On my weekly to do list for the past 6 months, has been “take cats to the vet for shots and checkups.” This week I made that dream a reality.
Typical Pet Ride
It sounds easy enough, like you just “pop” them into the car and they cooperatively buckle up in the backseat and purr, whilst appreciating the drive and pointing out things to each other that have changed since their last car trip; and then on arrival, file into the vets office holding onto a rope in an orderly fashion, but surprisingly … it’s nothing like that. It’s akin to … well…. herding cats. It’s a covert operation that takes at a minimum of two people about 20 hours of preparation and planning.
11:00 pm. Gather all 3 cats into house for easy access tomorrow. Everybody is acting antsy. It’s like they know. It’s quiet. Almost too quiet. Their already shifty eyes have a more pronounced “shift”.
9:00 a.m. Thankfully, all cats present and accounted for. Nobody is allowed outside. I announce firmly to hubby and daughter than even though it’s a lovely day, under no circumstances is any of the cat population of our house allowed outside, even though our appointment isn’t until 4:30. I want everyone easily accessible.
9:01. Crazed group meowing ensues. I ignore, while conscientiously working in my office, (also known as the kitchen table). Cats alternate between meowing and sulky, stink-eye glaring at me.
9:02 Meowing louder now. Cats commence hurling selves at door. I can’t even hear Regis and Kelly.
9:06 I fling door open to outside world, but not without a few profanities and a scathing comment about ingrates and the rare privilege of healthcare. The cats race out past me into the yard, with the sting of my reprimands ringing in their pointed ears.
9:07 I become absorbed in my work, conveniently forgetting about anything else.
3:00. Begin to wonder … where is the pet carrier thing we have that will hold two cats? I will have to MacGyver something for the other odd man out, or risk driving down the highway with a feline either wound up in the steering wheel or hiding underneath the brake pedal … but in the meantime, got to find that pet carrier.
3:10 Check the shed. WOW there’s a lot of stuff in there. But apparently no cat carrier.
3:15 Check the other shed. Nope
3:30 Check the other, other shed. No sign of it. And I have to leave in half an hour.
3:40 Check the barn. No, but there are some grocery bins that might work, if we lash them together with string. (Why AM I always buying grocery bags?)
3:45. Plus, where are the cats?
3:50 All cats now retrieved, once again locked in the house. Used the age-old “shake the cat treat bag at the door” trick. (I thought cats were supposed to be smart.)
3:55 Check the first shed again for the cat carrier. Found it in a corner covered in mud and some strange sticky orange oily liquid. It’s way smaller than I thought. Will only carry one cat.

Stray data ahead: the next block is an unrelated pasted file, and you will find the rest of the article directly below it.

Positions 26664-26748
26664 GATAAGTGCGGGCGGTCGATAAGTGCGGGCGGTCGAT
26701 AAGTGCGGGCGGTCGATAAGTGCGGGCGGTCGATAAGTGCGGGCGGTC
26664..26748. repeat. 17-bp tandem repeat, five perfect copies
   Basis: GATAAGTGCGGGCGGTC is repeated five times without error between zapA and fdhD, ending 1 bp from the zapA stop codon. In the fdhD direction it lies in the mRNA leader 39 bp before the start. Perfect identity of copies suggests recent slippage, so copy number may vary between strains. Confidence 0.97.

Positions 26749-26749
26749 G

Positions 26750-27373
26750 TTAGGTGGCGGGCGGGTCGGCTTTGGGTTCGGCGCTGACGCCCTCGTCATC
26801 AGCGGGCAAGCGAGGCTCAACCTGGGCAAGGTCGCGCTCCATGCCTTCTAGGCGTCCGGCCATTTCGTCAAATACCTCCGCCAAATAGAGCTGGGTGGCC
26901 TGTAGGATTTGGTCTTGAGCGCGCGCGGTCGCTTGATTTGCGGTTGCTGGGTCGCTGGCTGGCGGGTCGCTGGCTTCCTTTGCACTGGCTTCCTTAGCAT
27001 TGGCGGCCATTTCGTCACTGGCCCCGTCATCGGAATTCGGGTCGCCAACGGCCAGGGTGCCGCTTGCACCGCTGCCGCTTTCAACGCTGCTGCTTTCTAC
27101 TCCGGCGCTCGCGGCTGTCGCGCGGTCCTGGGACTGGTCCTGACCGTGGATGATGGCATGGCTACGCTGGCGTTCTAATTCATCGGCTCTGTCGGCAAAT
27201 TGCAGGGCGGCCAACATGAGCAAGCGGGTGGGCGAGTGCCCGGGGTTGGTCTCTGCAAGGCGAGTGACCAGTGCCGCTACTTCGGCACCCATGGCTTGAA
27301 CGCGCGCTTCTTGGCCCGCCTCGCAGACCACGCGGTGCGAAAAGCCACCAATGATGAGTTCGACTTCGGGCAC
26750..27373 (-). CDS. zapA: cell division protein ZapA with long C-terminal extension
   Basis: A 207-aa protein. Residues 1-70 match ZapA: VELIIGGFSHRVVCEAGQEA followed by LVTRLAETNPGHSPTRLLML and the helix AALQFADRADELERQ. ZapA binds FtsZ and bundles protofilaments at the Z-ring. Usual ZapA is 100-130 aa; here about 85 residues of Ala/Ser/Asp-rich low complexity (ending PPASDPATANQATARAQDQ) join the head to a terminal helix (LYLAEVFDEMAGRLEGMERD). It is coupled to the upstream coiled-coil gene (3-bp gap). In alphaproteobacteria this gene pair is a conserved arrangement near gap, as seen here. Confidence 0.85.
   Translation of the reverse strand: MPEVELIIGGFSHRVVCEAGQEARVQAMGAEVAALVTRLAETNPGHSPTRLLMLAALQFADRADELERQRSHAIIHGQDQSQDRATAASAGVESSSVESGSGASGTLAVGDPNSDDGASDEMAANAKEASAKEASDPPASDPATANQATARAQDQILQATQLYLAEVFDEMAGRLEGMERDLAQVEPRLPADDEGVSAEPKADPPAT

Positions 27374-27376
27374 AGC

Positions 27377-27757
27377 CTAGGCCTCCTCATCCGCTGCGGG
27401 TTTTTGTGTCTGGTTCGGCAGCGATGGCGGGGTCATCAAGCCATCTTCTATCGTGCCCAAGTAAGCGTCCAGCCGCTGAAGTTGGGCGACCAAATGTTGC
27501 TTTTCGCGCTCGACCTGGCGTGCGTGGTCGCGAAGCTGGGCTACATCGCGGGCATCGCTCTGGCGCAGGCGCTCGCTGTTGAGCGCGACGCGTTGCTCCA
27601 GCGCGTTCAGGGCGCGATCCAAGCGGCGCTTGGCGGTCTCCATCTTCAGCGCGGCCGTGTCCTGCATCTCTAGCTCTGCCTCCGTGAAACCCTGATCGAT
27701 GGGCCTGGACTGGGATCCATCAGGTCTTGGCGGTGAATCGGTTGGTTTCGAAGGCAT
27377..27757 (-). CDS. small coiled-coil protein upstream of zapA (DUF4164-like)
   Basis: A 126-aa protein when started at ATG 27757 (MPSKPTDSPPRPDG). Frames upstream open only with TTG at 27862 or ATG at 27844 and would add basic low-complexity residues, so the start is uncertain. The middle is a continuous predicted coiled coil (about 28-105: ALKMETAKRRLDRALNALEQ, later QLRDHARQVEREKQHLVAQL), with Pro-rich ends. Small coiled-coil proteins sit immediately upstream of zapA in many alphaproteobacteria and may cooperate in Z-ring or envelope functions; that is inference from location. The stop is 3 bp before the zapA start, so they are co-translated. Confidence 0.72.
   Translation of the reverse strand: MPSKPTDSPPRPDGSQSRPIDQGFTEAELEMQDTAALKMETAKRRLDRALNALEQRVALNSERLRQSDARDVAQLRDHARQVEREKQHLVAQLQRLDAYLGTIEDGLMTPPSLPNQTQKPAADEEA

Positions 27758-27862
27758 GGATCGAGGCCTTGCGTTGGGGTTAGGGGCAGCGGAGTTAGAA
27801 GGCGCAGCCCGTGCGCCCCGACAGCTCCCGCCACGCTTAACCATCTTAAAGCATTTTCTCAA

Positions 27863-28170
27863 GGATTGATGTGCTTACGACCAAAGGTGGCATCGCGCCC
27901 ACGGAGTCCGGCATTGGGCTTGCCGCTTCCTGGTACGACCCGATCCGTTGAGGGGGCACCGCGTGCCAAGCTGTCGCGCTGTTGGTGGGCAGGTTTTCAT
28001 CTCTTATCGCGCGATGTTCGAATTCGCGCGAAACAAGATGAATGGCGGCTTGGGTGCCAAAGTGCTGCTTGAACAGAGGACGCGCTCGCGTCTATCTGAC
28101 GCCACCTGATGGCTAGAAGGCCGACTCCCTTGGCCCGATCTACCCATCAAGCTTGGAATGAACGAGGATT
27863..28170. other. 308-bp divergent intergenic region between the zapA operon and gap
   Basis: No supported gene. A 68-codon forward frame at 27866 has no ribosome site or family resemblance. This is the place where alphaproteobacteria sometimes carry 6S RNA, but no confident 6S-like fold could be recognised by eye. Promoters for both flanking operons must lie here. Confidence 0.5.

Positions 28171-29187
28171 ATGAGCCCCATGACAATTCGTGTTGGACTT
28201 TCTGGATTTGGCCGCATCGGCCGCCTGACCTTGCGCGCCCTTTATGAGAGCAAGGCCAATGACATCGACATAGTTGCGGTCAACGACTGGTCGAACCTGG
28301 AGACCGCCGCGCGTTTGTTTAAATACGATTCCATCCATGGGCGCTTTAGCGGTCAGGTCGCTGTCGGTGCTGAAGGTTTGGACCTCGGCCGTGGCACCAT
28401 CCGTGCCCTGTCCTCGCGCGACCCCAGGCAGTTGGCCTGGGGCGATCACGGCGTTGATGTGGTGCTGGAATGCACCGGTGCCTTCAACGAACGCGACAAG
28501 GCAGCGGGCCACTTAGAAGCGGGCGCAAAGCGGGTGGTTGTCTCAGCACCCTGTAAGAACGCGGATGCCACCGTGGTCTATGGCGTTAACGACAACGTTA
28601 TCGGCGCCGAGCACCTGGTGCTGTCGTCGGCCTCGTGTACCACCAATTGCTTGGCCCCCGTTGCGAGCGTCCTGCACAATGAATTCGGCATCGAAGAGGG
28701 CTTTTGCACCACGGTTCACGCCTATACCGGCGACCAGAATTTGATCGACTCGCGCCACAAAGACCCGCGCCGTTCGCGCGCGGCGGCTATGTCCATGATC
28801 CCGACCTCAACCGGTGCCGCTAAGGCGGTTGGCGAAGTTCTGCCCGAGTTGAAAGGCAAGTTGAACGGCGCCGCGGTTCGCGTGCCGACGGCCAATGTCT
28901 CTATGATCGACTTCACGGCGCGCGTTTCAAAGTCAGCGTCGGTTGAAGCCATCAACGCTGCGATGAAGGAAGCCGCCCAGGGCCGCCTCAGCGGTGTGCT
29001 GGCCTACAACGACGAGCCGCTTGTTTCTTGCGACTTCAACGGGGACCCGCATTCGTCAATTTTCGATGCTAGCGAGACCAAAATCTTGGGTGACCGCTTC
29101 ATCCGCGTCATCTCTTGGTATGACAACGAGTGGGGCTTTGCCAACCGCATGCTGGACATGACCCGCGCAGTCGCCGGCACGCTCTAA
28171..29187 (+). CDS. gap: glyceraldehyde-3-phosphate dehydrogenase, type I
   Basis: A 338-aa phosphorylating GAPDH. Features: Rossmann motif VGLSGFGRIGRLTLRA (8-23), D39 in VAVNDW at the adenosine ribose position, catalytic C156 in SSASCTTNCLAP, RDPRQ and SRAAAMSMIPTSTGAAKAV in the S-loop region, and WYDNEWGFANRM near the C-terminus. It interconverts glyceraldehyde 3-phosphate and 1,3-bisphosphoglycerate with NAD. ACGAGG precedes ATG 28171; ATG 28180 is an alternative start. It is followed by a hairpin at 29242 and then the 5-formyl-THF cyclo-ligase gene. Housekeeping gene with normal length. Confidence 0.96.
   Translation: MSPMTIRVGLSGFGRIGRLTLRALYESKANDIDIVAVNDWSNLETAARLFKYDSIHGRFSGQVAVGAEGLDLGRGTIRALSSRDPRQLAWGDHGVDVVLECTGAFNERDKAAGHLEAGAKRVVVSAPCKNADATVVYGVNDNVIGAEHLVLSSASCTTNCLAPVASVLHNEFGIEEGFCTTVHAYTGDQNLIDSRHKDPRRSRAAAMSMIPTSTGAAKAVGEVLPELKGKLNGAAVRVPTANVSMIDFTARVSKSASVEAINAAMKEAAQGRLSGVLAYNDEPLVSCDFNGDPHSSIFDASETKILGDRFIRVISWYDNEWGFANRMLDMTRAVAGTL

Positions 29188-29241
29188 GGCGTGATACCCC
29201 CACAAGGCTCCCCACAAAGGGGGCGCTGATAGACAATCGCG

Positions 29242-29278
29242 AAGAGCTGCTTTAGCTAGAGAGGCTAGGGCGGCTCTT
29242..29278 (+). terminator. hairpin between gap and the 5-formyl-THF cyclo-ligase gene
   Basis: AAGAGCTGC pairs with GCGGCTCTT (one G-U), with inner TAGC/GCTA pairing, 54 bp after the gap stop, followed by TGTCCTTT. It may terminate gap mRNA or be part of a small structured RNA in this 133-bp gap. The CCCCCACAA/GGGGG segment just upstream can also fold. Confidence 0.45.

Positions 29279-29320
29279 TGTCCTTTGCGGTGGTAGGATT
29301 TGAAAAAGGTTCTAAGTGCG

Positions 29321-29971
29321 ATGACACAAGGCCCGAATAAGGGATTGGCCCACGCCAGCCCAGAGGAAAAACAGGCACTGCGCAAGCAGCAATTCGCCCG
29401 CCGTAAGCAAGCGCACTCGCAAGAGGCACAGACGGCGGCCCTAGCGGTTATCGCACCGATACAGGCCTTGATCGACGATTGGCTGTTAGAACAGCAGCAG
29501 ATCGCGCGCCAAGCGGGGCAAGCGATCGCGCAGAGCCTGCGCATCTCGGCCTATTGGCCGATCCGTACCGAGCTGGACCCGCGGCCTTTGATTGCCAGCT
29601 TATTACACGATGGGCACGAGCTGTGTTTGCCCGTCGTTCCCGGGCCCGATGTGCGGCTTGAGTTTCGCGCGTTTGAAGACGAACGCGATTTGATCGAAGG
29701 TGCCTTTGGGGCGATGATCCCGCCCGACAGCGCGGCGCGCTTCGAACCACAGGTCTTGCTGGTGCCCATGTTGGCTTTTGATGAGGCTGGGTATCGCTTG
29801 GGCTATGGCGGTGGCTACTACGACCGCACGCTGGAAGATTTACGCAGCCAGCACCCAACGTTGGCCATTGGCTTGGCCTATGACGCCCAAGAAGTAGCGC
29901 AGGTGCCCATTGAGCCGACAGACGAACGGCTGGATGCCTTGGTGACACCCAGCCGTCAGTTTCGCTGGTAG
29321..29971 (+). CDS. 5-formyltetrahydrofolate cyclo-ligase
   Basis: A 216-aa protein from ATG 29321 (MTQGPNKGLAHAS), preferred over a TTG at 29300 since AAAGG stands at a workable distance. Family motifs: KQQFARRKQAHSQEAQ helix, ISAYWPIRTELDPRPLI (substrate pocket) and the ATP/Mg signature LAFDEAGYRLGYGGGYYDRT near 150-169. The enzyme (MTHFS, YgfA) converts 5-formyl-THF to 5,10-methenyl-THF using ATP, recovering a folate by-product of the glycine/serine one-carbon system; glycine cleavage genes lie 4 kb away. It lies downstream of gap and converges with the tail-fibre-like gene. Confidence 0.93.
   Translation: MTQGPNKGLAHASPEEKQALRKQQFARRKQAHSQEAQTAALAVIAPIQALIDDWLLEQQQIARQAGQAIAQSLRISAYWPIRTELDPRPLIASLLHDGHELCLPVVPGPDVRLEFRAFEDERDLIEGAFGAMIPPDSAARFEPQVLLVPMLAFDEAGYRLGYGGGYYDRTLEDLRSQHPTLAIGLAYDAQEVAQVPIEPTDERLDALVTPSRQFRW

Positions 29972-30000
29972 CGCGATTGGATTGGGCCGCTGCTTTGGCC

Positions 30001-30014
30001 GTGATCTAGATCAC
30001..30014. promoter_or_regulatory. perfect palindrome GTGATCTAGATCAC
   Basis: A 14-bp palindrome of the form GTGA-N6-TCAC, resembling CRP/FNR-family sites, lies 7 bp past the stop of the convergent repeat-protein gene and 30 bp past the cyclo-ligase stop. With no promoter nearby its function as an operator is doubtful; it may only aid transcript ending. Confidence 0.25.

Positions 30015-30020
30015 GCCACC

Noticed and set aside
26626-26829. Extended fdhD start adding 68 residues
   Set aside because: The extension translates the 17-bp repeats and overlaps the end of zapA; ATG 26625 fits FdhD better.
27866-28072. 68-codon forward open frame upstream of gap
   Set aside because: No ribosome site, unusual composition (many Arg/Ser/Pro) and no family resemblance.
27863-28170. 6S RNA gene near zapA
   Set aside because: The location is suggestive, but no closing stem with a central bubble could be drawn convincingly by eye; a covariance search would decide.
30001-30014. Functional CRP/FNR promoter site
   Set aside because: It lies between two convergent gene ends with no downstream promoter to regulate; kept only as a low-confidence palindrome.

4:00 Wash cat carrier and also grocery bins, just for good measure.
4:05 Grocery bins not workable as pet carrier. Find 2 large laundry baskets. Think carefully about what two cats will tolerate riding together, and then place them into laundry basket with other laundry basket firmly attached by way of locking twist tie, very secure and requiring scissors to remove. Place scissors in purse for use at vet clinic.
4:12 Put other single cat into actual cat carrier, which is free from mud but still somewhat sticky.
4:15 Full-blown UFC style cage fight breaks out in laundry basket. Fur is flying through small slats. Can’t remember where I put scissors. Daughter finally finds them, removing the technical knock-out loser of that round. All possible pairing variations are considered, and we finally decide that they each must have their own ride, so we’re finally ready to go with a total of 3 laundry baskets and one actual (albeit sticky) cat carrier. Numerous attempts are required to get single cat inserted into her into pet carrier, as she demonstrates her best starfish impression.
4:20 Finally everyone under secure twist tie lockdown. Deafening 20 minute car ride follows. (We’re going to a new clinic this time, because the old one was getting too pricey.)
4:40 Arrive at clinic. I meet the young lady doctor, and by young I mean that when my oldest cat was born, she would have been about 10 years old. She graduated approximately yesterday. Checkups get underway. Cats behave perfectly. Everybody gets vaccinated, toenails clipped. Our oldest cat gets skin scraped to see why it’s so itchy. We’re sent to the waiting room to get the bill. It takes forever. Daughter and I amuse each other by guessing how much it’s going to be. She guesses $200. I guess $250. Finally the bill is ready – $386. I feel faint and a little nauseous, and can hardly hear the child-vet telling me that she read the skin scraping thing and to combat the itching our old cat will require numerous visits and treatments. She can barely contain her excitement. They just don’t see this every day. She will email me a “schedule” of treatments and “special order” in the medicine.
5:45 Cats are quiet and smug as we place them back in the car. I can read their cat thoughts. .. “Happy now?”
6:15 Ears may be playing tricks on me, but return trip meowing sounds a bit like evil “Muwhahaha” laughter.
6:30 Arrive home. Initiate plans to fake someone’s death to avoid the upcoming treatments. Can’t decide if it will be mine or the cat’s.
Unpimped pet rides